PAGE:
• As previously discussed, statute required program inventories to capture 6 specific elements for agencies’ programs:
    • The state or federal statute authorizing each program
    • Whether each program is mandatory or discretionary
    • A history of each program, including interactions with other agency programs
    • Financial requirements
    • Prioritization of each program and subprogram (i.e., how important each program is)
    • The consequences of not funding each program and subprogram
  • Figure 3 summarizes our review of the 7 agencies’ inventories and performance measures. As the figure shows, 2 agencies’ inventories had significant deficiencies.
    • KDOC didn’t rate the priority levels of any of its subprograms. It also didn’t provide histories for 9 of its 12 programs. It listed statutory citations instead of providing narrative information.
    • KDOR didn’t rate the priority of any of its programs. It only rated the priorities of its subprograms.
Figure 3: The issues in the 7 selected agencies’ information submissions varied.

State AgencyProgram InventoryPerformance Measures
Outcome-BasedAccurate & Reliable
Kansas Human Rights Commission(a)
Kansas Dental Board (b)
Kansas Highway Patrol
Office of the State Bank Commissioner
Department of Education
Department of Revenue
Department of Corrections

= no issues identified, = minor issues identified, = significant issues identified

(a) We couldn’t determine how accurate and reliable KHRC’s measures were. We were only able to review 1 of 9 measures for accuracy and none for reliability.
(b) We think state law intended for each agency to report a few outcome-based measures. KDB only had output measures. However, statute doesn’t clearly require all agencies to have outcome-based measures. Based on KDB’s activities, we didn’t think this was a problem as described more in the report.
Source: LPA review of selected agencies’ performance-based budgeting information submissions

Kansas Legislative Division of Post Audit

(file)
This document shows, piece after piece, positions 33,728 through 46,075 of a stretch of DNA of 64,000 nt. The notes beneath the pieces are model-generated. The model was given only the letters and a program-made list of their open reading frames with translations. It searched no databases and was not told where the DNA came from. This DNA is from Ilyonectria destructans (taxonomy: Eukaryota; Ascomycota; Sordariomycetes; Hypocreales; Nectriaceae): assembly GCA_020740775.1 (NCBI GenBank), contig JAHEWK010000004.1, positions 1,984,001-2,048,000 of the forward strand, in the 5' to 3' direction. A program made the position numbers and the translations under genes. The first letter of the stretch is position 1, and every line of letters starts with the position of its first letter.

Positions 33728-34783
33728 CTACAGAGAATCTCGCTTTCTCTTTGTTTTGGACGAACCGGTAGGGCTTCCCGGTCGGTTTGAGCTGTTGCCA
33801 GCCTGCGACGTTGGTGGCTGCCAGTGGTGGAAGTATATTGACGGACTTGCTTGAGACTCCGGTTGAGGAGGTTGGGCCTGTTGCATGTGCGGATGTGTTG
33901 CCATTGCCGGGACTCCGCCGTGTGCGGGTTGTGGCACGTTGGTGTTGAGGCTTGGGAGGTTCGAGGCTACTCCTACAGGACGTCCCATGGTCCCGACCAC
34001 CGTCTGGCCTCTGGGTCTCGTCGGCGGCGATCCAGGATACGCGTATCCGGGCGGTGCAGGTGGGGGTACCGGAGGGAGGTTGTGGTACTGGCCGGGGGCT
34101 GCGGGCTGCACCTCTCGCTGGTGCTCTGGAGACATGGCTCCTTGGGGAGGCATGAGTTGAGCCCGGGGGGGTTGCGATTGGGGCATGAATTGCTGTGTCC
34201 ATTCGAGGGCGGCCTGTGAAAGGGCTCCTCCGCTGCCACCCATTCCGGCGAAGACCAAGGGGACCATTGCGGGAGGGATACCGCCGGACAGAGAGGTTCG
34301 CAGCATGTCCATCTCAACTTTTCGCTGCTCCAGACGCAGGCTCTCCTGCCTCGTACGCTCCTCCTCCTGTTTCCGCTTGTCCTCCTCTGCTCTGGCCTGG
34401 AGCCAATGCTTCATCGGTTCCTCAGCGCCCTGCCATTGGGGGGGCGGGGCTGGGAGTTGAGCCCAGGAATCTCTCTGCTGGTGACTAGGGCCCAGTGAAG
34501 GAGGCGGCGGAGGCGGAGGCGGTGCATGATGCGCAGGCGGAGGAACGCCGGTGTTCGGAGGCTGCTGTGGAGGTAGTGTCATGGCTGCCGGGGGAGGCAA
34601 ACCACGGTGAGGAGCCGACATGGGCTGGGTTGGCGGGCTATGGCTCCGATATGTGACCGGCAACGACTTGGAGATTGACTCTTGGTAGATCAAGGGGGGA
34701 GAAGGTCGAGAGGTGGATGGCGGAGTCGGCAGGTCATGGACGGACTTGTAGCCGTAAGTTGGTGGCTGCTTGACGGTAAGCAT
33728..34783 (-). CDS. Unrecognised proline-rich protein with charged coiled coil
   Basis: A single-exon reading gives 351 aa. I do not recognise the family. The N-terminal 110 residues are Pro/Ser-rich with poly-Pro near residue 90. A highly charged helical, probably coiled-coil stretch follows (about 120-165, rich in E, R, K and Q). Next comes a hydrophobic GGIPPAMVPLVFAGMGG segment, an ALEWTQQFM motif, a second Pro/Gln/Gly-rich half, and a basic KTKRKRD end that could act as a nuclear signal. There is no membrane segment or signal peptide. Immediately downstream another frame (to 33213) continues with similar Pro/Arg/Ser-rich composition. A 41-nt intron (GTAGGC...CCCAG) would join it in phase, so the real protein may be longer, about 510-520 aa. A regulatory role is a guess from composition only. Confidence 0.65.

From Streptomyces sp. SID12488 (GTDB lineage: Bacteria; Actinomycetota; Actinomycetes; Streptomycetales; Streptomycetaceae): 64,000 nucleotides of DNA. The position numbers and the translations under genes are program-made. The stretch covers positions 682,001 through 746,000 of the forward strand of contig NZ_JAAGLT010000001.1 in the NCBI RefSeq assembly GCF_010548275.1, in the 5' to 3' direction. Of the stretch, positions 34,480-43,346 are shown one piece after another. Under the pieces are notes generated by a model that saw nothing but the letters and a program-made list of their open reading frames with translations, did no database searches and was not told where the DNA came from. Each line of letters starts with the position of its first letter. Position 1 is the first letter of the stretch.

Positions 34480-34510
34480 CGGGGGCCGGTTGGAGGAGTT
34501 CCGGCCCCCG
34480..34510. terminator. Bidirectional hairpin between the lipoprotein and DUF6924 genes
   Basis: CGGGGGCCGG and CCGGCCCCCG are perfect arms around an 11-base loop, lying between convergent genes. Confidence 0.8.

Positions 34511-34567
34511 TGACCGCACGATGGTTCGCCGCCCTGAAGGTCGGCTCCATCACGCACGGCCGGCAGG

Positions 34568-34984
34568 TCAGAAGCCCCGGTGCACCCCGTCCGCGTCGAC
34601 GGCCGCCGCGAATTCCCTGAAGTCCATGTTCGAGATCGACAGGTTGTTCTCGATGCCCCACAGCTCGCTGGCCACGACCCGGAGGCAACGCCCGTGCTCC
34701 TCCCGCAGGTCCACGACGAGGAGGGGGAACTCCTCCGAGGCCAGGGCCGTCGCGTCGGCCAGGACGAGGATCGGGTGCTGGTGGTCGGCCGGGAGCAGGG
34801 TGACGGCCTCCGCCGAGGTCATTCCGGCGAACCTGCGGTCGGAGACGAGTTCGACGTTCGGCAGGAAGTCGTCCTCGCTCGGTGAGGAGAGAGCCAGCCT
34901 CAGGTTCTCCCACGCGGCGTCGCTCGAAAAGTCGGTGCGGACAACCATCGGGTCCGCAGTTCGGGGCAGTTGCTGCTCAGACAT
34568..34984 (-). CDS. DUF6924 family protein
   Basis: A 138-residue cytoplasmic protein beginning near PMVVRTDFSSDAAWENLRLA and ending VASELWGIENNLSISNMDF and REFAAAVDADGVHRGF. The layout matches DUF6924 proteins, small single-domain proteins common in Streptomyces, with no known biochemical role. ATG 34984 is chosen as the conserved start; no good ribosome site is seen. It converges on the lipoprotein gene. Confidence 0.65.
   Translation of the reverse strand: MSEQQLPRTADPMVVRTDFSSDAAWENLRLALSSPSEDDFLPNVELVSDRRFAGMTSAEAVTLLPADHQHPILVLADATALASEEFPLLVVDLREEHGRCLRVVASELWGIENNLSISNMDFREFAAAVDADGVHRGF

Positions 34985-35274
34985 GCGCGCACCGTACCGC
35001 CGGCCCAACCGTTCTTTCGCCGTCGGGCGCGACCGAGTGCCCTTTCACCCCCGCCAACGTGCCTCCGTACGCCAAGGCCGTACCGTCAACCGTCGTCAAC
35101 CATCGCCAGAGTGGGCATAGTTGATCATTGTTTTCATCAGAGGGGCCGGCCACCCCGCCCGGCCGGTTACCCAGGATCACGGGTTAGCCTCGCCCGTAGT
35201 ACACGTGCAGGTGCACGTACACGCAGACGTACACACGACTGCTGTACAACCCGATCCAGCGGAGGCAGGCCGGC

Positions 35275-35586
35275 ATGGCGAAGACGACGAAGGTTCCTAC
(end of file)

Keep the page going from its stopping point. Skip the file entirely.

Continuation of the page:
• As the figure also shows, 3 other agencies’ inventories had minor issues. For example, KSDE didn’t rate the priority levels of its administrative subprograms. We thought this was a minor issue because it affected only 1 of the department’s programs. By contrast, the KDOC didn’t provide priority levels for any subprograms.
  • Causes of incomplete inventories varied. In some cases, it appears agencies simply forgot to provide a few pieces of information. In other cases, agencies had tentative explanations for the issues we noticed. For example, KDOC officials speculated they didn’t prioritize subprograms because their subprograms are all statutorily required. But they couldn’t be sure due to turnover in management. Budget didn’t have a consistent, centralized process to review what agencies submitted.
  • The effects of these issues are likely minor because of how Budget implemented the program inventory. The program inventory was a one-time process that agencies used to develop performance measures.

Agencies’ Performance Measures

All but 2 of 79 agencies had performance measures in the fiscal year 2020 Governor’s Budget Report, but it’s not clear how many agencies reevaluated their measures for performance-based budgeting.

  • Budget required agencies to submit performance measures as part of the performance-based budget system requirement. Agencies had historically reported performance measures to Budget. But agencies should have reevaluated their measures for the new budget system. Budget and KLRD staff reviewed agencies’ measures and provided feedback.
  • Budget didn’t keep documentation showing which agencies submitted reevaluated performance measures. Budget had documentation for 57 of 79 agencies. It’s possible some of the remaining 22 agencies submitted documentation and Budget simply didn’t keep it. For example, Budget didn’t have evidence 2 of the 7 agencies we reviewed in detail submitted performance measures. But based on our work with those agencies, they had. This means we couldn’t readily identify which agencies submitted measures.
  • But based on the fiscal year 2020 Governor’s Budget Report, all but 2 of the 79 agencies we reviewed had performance measures listed. This means agencies generally submitted performance measures to Budget. The only agencies that didn’t were the Office of the Governor and the Judiciary. Judiciary officials told us they submitted measures to Budget. They showed us measures they sent to Budget and said they weren’t sure why the Budget Report didn’t have measures listed.
    • But the fact that agencies had measures in the Governor’s Budget Report doesn’t necessarily mean agencies revised their performance measures for the performance-based budgeting system. They could have continued reporting the same measures they had in the past.
    • Further, the Governor’s Budget Report only contains some of the performance measures agencies submit to Budget. Budget may change the measures it features in the report from year to year. This means we can’t use the budget reports to determine whether agencies revised their measures for the performance-based budget system.